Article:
Saturday, October 31, 2009
Ian Songs #8, In Praise of Bacchus
Inventive prose be damned, let's hit this like a fan: There are few litmus tests in metal like Type O Negative. Born from the ashes of underrated thrashers Carnivore and with enough balls to dive headfirst into a goth scene that had, and let's be honest now, peaked with the first few Christian Death albums, Type O gloriously lampooned their subject matter with a straight face, dedicating turgid doomers filled to the brim with ironic Beatlesque twists to high-school notebook fodder; death, sex, depression, death, Halloween, and death. On the surface, they exuded an ultra-serious vibe, but like all good metal, when you dug a little deeper, it played out like a nod and wink, a veiled punchline to be enjoyed by the discerning listener. So, like most Metal Mosi (Manowar, Darkthrone, and...well, shit, power metal and black metal in general), they parted the seas of listeners; those that believe in an oh-so sober intent and those that recognize the inherent ridiculousness of it all. Of course, there's a natural urge to push Type O into the realm of parody, and there's an awful lot of evidence that can be brought up as support (Almost all of it stemming from generously-dicked frontman Peter Steele), but the insanely well-written music pushes it past just a joke into Ween territory; loving pastiches. Case in point, In Praise of Bacchus.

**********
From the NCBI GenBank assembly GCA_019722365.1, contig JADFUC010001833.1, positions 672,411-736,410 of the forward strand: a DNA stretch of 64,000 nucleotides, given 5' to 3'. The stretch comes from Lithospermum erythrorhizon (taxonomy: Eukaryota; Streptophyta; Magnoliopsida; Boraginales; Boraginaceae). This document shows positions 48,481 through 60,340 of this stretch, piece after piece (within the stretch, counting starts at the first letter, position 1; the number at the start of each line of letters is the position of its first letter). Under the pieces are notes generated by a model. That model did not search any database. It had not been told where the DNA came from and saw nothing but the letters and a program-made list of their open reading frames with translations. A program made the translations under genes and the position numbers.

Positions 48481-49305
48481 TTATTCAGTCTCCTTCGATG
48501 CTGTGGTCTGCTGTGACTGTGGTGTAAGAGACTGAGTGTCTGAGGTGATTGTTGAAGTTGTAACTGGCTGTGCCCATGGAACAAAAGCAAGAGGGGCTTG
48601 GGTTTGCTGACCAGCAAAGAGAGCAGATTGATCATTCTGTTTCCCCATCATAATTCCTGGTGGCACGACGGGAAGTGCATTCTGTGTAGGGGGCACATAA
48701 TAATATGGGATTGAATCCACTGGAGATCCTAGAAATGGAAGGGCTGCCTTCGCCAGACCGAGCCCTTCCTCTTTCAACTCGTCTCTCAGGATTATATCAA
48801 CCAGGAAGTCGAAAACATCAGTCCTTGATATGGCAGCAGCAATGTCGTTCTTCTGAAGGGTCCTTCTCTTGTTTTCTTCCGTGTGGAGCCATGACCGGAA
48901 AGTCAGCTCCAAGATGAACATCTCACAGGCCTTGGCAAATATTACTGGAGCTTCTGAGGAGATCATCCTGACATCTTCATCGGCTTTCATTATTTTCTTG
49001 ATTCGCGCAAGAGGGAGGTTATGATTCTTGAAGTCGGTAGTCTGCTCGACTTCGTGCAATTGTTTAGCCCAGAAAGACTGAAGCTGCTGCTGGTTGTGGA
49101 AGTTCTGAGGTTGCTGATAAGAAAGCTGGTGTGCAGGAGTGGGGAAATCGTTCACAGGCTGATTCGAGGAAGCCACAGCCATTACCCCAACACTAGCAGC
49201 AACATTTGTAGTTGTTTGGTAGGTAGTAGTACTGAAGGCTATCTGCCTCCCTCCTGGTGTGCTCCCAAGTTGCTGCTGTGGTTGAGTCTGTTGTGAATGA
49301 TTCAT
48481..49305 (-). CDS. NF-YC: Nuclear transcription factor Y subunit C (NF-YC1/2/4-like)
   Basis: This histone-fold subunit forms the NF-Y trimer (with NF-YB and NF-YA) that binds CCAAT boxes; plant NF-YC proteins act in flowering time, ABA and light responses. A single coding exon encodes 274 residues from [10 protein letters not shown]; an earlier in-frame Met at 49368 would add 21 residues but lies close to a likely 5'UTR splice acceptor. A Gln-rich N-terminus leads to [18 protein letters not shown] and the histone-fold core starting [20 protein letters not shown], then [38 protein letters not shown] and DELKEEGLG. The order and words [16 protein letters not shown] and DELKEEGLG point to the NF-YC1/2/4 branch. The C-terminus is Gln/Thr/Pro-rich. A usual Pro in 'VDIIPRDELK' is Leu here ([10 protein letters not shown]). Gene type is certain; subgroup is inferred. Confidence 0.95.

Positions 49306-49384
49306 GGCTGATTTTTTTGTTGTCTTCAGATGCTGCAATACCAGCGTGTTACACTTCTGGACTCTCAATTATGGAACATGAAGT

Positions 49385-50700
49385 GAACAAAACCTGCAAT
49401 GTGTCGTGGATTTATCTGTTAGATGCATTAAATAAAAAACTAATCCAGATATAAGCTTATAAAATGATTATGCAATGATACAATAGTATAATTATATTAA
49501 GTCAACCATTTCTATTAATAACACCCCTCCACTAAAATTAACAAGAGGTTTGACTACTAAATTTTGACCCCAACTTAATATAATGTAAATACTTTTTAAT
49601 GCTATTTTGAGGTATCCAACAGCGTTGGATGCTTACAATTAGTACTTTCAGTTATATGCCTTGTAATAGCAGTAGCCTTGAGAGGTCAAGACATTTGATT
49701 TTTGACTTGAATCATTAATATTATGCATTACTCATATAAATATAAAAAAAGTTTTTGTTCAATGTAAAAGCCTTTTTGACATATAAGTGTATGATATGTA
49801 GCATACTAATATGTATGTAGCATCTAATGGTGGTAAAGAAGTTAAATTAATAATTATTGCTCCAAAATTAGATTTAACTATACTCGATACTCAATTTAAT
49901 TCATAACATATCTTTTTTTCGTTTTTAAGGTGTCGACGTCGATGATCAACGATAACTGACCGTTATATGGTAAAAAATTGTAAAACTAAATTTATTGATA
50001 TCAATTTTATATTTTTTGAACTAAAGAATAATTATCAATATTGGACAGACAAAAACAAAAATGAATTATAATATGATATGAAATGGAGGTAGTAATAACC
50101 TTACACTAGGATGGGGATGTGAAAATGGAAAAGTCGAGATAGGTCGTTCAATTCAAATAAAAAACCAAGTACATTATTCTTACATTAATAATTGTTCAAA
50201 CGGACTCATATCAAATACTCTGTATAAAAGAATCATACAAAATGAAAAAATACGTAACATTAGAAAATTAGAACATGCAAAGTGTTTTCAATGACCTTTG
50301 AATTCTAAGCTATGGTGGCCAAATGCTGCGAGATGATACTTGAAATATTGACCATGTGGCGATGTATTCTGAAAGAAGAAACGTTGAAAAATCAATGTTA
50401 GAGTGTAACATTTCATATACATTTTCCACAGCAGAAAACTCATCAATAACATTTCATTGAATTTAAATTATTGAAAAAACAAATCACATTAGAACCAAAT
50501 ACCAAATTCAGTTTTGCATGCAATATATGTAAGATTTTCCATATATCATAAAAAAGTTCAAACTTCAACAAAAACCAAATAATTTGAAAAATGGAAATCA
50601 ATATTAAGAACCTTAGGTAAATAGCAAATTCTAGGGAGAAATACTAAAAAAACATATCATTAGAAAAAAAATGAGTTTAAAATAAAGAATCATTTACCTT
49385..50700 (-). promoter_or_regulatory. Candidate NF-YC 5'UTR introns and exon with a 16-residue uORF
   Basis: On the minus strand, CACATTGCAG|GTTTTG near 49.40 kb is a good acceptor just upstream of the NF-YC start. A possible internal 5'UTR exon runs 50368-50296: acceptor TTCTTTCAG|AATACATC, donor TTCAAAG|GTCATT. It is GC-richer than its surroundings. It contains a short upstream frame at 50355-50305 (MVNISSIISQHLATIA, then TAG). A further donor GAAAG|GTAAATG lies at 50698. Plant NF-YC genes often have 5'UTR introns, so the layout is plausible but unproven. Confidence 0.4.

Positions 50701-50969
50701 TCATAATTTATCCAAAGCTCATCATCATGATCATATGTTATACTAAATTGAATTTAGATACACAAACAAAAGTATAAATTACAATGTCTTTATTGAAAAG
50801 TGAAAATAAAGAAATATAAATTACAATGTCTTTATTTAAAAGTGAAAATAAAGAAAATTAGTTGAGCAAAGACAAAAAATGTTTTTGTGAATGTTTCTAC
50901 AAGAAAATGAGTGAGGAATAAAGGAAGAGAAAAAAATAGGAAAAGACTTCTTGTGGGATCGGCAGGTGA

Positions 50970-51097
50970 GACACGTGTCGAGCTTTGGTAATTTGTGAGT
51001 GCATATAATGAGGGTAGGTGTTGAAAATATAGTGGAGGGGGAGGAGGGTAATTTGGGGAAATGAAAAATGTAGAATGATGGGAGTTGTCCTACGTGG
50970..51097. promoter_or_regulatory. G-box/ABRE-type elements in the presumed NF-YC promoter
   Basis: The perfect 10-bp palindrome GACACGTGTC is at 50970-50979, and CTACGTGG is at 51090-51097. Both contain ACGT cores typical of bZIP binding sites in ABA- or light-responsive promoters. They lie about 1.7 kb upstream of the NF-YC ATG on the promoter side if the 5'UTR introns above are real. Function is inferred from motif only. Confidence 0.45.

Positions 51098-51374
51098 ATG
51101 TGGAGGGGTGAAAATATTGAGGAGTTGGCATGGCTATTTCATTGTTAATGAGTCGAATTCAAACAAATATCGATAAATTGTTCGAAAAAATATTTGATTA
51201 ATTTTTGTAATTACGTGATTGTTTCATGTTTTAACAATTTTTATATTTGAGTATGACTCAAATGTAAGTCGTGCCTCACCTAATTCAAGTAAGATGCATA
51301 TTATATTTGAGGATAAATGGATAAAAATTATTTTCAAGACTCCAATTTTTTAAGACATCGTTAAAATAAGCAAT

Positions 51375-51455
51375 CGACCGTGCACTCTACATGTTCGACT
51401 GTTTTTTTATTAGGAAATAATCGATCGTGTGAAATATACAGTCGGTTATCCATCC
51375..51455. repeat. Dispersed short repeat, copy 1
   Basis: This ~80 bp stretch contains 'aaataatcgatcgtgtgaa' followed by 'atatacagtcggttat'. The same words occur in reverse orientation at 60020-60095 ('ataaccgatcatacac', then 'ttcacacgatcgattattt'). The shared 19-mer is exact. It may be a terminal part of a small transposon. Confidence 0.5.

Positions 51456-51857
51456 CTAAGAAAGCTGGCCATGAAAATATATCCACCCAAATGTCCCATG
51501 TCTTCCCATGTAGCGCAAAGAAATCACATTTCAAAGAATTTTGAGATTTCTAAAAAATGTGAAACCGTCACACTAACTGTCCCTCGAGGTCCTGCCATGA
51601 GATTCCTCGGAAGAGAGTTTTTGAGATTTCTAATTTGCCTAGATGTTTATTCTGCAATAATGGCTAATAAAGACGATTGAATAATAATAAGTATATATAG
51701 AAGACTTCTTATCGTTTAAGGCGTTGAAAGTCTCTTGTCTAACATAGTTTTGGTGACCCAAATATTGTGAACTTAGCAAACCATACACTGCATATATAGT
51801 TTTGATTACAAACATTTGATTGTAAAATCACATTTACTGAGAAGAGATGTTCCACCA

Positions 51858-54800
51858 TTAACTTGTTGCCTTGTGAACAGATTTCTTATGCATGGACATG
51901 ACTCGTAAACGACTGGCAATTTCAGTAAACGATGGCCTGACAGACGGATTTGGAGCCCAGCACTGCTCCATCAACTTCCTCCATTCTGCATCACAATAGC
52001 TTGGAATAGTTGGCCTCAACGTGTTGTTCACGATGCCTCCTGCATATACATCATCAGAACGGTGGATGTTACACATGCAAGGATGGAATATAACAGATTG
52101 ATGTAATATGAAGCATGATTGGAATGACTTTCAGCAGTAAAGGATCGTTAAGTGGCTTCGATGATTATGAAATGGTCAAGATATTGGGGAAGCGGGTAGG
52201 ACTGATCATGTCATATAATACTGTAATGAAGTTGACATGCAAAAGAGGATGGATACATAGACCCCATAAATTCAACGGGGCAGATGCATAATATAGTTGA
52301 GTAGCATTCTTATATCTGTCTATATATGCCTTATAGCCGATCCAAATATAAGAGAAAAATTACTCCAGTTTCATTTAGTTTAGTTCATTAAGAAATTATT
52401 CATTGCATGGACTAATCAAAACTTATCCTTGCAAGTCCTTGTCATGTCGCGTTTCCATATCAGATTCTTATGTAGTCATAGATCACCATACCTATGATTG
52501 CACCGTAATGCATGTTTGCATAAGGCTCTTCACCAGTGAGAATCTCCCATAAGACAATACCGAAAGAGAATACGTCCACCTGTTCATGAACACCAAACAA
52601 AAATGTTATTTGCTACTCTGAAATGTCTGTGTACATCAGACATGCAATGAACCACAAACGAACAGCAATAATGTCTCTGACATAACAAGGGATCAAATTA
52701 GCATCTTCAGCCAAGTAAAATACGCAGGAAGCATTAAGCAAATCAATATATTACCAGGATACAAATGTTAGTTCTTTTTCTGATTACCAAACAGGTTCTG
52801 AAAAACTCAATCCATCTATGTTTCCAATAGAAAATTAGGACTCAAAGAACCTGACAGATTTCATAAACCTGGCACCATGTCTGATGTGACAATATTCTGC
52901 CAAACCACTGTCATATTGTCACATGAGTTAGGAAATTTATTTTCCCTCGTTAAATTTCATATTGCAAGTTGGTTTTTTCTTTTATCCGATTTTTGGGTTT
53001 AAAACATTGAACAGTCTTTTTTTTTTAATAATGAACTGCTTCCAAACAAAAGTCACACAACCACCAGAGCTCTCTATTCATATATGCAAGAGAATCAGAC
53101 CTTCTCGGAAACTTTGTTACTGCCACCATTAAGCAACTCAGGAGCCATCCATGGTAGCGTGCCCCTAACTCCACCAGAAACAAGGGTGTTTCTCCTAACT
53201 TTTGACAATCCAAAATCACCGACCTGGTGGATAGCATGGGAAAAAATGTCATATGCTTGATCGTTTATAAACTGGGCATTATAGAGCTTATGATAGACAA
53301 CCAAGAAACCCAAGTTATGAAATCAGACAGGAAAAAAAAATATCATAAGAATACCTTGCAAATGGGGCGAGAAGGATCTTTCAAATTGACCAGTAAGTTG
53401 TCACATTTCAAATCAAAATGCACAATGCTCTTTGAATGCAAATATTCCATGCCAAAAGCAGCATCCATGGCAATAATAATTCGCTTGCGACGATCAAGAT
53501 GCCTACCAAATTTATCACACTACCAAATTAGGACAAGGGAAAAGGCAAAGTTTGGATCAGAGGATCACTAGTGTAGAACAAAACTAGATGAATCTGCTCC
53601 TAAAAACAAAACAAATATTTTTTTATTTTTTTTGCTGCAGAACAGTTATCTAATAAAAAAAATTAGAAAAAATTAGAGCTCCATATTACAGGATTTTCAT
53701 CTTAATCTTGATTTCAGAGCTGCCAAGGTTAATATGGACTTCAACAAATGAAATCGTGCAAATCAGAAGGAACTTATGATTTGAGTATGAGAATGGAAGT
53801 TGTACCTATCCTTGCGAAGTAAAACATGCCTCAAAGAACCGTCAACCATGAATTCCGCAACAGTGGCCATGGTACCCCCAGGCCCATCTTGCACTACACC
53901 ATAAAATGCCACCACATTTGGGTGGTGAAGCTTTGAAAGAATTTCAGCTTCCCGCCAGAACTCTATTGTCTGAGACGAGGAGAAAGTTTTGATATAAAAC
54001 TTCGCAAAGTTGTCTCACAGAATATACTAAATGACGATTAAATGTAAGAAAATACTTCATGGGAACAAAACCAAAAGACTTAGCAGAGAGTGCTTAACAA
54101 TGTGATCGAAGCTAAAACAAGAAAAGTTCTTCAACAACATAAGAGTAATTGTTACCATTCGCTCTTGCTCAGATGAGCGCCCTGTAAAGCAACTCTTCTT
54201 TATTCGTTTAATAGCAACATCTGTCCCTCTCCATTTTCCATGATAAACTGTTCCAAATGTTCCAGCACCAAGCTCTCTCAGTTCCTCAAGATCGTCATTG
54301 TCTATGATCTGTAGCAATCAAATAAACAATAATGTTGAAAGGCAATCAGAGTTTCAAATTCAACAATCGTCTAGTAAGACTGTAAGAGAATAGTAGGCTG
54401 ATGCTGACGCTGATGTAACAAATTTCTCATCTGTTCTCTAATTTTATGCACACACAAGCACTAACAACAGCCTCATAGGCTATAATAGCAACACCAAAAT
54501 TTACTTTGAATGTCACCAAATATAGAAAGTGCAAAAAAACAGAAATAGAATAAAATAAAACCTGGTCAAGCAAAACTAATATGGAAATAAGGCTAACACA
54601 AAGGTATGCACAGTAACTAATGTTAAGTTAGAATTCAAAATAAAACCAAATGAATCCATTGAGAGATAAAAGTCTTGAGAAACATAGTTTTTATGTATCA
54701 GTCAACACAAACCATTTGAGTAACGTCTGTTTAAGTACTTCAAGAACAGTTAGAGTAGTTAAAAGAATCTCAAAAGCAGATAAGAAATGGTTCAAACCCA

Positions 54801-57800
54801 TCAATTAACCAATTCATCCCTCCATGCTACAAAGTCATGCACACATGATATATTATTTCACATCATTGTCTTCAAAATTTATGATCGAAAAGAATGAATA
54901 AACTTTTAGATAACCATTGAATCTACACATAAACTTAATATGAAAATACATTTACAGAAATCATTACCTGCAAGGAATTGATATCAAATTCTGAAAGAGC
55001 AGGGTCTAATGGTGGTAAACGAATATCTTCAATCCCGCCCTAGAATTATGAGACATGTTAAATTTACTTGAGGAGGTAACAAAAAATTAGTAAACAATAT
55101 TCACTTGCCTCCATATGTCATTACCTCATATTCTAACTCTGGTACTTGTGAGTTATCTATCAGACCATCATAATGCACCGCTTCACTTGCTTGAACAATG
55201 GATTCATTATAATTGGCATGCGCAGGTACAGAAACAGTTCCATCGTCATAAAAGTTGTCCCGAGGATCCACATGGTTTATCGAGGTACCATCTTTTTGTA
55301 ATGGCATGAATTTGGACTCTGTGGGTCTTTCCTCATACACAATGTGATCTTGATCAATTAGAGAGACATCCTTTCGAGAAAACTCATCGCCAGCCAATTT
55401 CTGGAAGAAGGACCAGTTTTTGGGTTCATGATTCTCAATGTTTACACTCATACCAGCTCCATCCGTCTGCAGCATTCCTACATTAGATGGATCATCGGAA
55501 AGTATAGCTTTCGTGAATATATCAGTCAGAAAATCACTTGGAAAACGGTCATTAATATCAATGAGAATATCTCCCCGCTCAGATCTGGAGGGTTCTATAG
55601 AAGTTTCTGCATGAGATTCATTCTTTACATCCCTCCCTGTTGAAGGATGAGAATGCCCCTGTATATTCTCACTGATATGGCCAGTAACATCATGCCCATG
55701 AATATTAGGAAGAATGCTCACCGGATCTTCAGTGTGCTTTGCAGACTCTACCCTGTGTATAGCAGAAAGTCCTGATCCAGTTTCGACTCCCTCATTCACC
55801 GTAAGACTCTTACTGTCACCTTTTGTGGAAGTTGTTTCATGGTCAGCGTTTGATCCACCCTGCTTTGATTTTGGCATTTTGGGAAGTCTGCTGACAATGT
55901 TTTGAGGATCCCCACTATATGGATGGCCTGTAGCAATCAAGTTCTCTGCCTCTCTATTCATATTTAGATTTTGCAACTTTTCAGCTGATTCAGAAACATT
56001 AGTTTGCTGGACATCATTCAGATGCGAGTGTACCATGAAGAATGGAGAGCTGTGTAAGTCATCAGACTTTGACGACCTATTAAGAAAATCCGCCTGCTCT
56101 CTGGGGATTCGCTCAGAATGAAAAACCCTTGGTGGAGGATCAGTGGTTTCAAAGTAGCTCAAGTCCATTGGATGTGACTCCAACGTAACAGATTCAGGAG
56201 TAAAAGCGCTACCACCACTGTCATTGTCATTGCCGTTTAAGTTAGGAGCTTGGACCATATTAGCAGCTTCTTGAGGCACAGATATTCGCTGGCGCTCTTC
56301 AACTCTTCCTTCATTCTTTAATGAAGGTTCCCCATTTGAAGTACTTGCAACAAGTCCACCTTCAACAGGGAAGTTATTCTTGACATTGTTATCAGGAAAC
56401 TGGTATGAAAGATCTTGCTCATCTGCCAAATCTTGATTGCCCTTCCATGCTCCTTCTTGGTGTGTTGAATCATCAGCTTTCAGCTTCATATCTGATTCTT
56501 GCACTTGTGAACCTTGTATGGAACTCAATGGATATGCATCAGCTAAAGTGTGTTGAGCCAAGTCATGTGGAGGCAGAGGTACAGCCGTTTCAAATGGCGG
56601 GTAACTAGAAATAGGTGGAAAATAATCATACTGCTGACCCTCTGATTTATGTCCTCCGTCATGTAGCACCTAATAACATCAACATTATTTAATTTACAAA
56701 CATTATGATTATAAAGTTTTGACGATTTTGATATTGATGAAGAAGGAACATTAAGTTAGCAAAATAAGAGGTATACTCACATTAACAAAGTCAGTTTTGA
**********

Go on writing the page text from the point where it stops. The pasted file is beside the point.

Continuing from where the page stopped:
From the band's most commercially viable album, October Rust, and one that features maybe their definitive song, Love You to Death, sits Praise. Melodic and with a wall-of-distortion guitar-sheen that is downright shoegazer-inspired, Bacchus couples Fab Four with Iommi, building to an insane climax that's surreal. It's moments like these that the band revels in, making you feel uncomfortable without the use of the grotesque, making you feel uneasy as a listener. But, then again, this ain't Wagner predilection for unresolved progressions, this is trading pop licks and then dropping back into metal at the turn of the dime. From either side of the spectrum, it just feels wrong. It's so seamless, though, that it gets lost underneath the waves of sound, burying in your subconscious the sense that we're dangerously off-kilter here. And then, there it is, an actual crescendo that is not frustratingly cut short, AND WITH LATIN NO LESS. To this day, and it's an album I've listened to every Halloween for a decade, I don't know whether to laugh or be blown away. That, in essence, is Type O Negative.
Posted by Ian at 10:44 AM